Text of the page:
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Environment

05.26.16

Beijing Calls South China Sea Island Reclamation a ‘Green Project’

Bethany Allen-Ebrahimian
Sand, cement, and Chinese military facilities now sit on top of some of the South China Sea’s once-thriving reefs; China has built over half a dozen new artificial islands in a bid to bolster its territorial claims in the hotly disputed region. Such...

Other

05.23.16

The Abigail Cohen Fellowship in Documentary Photography

In 2014, ChinaFile and the Magnum Foundation founded the Abigail Cohen Fellowship in Documentary Photography to support photographers working to address pressing social issues impacting China and its relations with the world that have not received...

Environment

05.19.16

Clear as Mud: How Poor Data is Thwarting Water Clean-Up

from chinadialogue
China’s central and local governments have barely made a start in trying to clean up the country’s heavily polluted water, despite fast-approaching deadlines for improvements and the launch of a comprehensive “ten point plan” over a year ago.Behind...

Green Space

05.18.16

Time Traveling Through Dramatic Urbanization in China Over Decades

Michael Zhao
Twenty-six years ago, only 26 percent of the Chinese population lived in urban areas. Since then, China’s urbanization rate has risen to almost 56 percent, meaning hundreds of millions of people have packed themselves into the country’s 662 cities...

Conversation

05.16.16

Escalation in the South China Sea

Julian G. Ku, M. Taylor Fravel & more
International tensions are rising over the shipping lanes and land formations in the South China Sea. Last week, the People’s Liberation Army Air Force scrambled fighter jets in response to a U.S. Navy ship sailing near the disputed Fiery Cross Reef...

Environment

05.13.16

Why China's Nuclear Exports May Struggle to Find a Market

from chinadialogue
China’s nuclear power industry has eyed up a big push to export its technologies as countries around the world consider low-carbon alternatives to coal.But despite an increasingly clearer field for Chinese nuclear exports—mainly because of the woes...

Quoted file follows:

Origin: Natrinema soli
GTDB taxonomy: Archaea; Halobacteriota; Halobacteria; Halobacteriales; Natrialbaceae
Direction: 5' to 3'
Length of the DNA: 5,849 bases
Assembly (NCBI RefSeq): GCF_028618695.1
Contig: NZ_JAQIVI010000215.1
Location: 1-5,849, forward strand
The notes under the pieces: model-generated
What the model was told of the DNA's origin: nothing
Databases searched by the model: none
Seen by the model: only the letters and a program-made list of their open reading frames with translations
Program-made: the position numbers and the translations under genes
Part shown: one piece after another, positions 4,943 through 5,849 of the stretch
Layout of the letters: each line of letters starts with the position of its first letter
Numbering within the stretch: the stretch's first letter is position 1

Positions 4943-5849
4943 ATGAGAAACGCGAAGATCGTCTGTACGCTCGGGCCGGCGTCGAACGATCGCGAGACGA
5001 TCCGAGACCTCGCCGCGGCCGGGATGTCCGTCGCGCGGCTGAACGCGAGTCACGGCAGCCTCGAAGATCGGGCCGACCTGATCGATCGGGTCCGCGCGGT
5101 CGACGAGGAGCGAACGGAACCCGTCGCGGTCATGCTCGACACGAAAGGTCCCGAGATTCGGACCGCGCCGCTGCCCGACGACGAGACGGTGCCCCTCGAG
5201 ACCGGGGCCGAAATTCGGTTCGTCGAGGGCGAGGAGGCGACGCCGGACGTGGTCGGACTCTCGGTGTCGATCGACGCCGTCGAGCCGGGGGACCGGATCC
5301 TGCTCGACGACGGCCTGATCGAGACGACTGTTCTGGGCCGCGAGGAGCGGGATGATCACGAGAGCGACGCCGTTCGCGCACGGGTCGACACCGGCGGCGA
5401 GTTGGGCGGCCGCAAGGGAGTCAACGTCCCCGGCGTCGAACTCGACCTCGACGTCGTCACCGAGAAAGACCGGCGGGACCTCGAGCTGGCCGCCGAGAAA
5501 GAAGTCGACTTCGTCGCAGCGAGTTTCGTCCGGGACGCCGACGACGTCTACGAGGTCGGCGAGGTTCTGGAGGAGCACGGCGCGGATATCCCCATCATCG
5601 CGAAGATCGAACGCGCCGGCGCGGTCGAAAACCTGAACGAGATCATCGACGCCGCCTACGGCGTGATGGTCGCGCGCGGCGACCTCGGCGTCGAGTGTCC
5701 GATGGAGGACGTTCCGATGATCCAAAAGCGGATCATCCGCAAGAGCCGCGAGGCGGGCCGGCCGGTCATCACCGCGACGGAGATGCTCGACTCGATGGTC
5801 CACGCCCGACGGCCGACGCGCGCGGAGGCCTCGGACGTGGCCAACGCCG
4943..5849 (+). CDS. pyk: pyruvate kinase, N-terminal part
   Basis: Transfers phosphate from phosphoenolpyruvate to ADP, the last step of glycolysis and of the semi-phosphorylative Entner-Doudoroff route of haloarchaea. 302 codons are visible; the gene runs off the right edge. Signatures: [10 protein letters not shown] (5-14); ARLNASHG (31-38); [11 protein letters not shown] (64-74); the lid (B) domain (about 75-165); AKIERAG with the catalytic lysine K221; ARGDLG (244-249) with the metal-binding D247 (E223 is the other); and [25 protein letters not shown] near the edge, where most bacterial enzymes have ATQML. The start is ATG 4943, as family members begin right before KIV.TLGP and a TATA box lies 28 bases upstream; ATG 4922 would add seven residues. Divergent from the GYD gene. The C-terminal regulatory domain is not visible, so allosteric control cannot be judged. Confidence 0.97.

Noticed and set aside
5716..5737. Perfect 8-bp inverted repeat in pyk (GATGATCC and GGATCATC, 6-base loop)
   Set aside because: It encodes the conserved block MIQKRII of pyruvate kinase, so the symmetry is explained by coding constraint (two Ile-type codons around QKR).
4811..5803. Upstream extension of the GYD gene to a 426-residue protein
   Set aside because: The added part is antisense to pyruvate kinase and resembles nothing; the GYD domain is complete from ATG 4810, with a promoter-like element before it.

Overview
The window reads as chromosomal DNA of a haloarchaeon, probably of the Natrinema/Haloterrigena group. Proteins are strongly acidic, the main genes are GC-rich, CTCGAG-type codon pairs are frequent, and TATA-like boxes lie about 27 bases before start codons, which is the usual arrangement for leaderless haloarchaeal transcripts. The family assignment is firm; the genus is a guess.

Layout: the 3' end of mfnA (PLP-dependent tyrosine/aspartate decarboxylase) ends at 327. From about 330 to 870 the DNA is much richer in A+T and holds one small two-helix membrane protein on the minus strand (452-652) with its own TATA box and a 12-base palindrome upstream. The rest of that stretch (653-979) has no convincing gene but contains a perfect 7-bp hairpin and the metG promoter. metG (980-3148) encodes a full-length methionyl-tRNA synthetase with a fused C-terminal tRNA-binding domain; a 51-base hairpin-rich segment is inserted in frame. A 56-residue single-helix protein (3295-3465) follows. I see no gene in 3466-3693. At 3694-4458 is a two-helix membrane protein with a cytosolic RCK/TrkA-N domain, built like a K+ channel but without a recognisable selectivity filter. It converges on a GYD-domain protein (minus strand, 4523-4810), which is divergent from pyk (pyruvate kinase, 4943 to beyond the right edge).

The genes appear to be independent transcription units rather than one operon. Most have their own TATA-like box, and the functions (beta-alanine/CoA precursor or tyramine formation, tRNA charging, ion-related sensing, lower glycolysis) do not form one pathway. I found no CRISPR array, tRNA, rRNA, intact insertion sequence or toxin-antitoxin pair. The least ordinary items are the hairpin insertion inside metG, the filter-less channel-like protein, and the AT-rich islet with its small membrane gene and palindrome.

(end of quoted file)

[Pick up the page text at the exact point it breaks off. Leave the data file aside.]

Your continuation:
The $Mog Economy: Bottled Air Takes off as a Big Business in China

Joanna Chiu
Mashable
Moses Lam was an overworked mortgage broker when he started selling bags of air from Canada on eBay as a joke.

Green Space

05.11.16

The Dark Side of Country Life

Michael Zhao
The last time we peeked at Lei Hu’s photo blog, Lei was giving us a cheery look at a China that we rarely get to see: the countryside and its beauty. But there’s a dark side to country life in China, as well, and a new blog post from Lei explores...

Chinese Police Uncover Huge Fake Jellyfish 'Scam'

Martin Yip
BBC
Police in eastern China have raided two fake jellyfish workshops, saying more than 10 tonnes is thought to have made its way into local food markets.

Death Toll Rises to 34 in E China Landslide

Xinhua
The death toll has risen to 34 with four people still missing after a landslide in Taining County in east China's Fujian Province on Sunday...

Media

05.03.16

Scandal Highlights China’s Weak Environmental Enforcement

from chinadialogue
For many Chinese, the country’s soil pollution crisis has become increasingly acute in recent weeks after several hundred children fell ill from attending a school built close to a former fertilizer factory.Almost 500 students at the Changzhou...

Video of Beatings Amid Demolition in China Leads to Official Reprisals

Austin Ramzy
New York Times
Officers wearing law enforcement uniforms brandishing clubs, striking women and children cowering at the foot of a wall.

Depth of Field

04.29.16

April’s Best Chinese Photojournalism

Yan Cong, Ye Ming & more from Yuanjin Photo
Over the past few weeks, the publications Sina, Tencent, Caixin, China Youth Daily, and the publishing duo Sixth Tone/The Paper published photo stories on the intimate, the industrial, the private, and the political. Journalists Yan Cong and Ye Ming...

Features

04.22.16

Drinking the Northwest Wind

Sharron Lovell, Tom Wang & more
Like so many of Mao’s pronouncements, it sounded simple. “The South has a lot of water; the North lacks water. So if it can be done, borrowing a little water and bringing it up might do the trick.” And thus, in 1952, the foundation was laid for what...

Environment

04.20.16

Book: ‘Black Dragon River’—Russia’s Wild Window into China

from chinadialogue
Russia’s Far East is supposedly a strategically important area for President Vladimir Putin’s administration, with the government repeatedly declaring that development of the remote territory is one of its top priorities. But, as any Russian expert...

China's Toxic School: Officials Struggle to Contain Uproar over Sick Students

Tom Phillips
Guardian
Illnesses among pupils at Changzhou Foreign Languages School, with highly toxic illegal waste dumping blamed.

Green Space

04.13.16

Chinese Love Affair with Cars, and Tesla

Michael Zhao
Chinese love their cars. With the emergence of a large middle class, and in spite of restrictions on daily car use in some cities, many Chinese households are choosing to keep a second and sometimes even a third automobile. The world’s most populous...

China Says 80% of Tested Wells Had Water Too Polluted to Drink

Chris Buckley and Vanessa Piao
New York Times
The numbers upset people who have become increasingly sensitive about health threats from pollution.

Environment

04.08.16

China Pulls Emergency Stop on Coal Power Construction

from chinadialogue